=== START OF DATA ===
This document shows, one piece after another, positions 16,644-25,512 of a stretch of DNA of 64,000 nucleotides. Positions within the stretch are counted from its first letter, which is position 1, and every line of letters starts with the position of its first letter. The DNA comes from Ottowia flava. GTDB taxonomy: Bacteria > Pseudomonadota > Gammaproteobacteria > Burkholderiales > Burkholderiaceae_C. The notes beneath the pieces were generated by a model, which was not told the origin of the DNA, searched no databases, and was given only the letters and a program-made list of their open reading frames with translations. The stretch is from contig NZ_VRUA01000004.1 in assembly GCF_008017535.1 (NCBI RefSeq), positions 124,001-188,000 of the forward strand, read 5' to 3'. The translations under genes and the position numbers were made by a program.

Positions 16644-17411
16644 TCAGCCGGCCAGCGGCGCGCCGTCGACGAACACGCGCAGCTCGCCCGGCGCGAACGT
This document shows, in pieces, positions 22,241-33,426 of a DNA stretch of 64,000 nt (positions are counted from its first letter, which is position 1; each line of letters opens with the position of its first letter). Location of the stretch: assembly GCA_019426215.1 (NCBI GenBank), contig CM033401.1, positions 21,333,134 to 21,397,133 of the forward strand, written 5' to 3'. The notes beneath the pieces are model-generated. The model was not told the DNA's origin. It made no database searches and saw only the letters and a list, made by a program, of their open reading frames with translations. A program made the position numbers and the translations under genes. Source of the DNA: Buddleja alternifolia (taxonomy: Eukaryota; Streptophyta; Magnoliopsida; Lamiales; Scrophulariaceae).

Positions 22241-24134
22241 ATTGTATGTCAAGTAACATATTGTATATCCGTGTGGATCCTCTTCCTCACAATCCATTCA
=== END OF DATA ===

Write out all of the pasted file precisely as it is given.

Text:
This document shows, one piece after another, positions 16,644-25,512 of a stretch of DNA of 64,000 nucleotides. Positions within the stretch are counted from its first letter, which is position 1, and every line of letters starts with the position of its first letter. The DNA comes from Ottowia flava. GTDB taxonomy: Bacteria > Pseudomonadota > Gammaproteobacteria > Burkholderiales > Burkholderiaceae_C. The notes beneath the pieces were generated by a model, which was not told the origin of the DNA, searched no databases, and was given only the letters and a program-made list of their open reading frames with translations. The stretch is from contig NZ_VRUA01000004.1 in assembly GCF_008017535.1 (NCBI RefSeq), positions 124,001-188,000 of the forward strand, read 5' to 3'. The translations under genes and the position numbers were made by a program.

Positions 16644-17411
16644 TCAGCCGGCCAGCGGCGCGCCGTCGACGAACACGCGCAGCTCGCCCGGCGCGAACGT
This document shows, in pieces, positions 22,241-33,426 of a DNA stretch of 64,000 nt (positions are counted from its first letter, which is position 1; each line of letters opens with the position of its first letter). Location of the stretch: assembly GCA_019426215.1 (NCBI GenBank), contig CM033401.1, positions 21,333,134 to 21,397,133 of the forward strand, written 5' to 3'. The notes beneath the pieces are model-generated. The model was not told the DNA's origin. It made no database searches and saw only the letters and a list, made by a program, of their open reading frames with translations. A program made the position numbers and the translations under genes. Source of the DNA: Buddleja alternifolia (taxonomy: Eukaryota; Streptophyta; Magnoliopsida; Lamiales; Scrophulariaceae).

Positions 22241-24134
22241 ATTGTATGTCAAGTAACATATTGTATATCCGTGTGGATCCTCTTCCTCACAATCCATTCA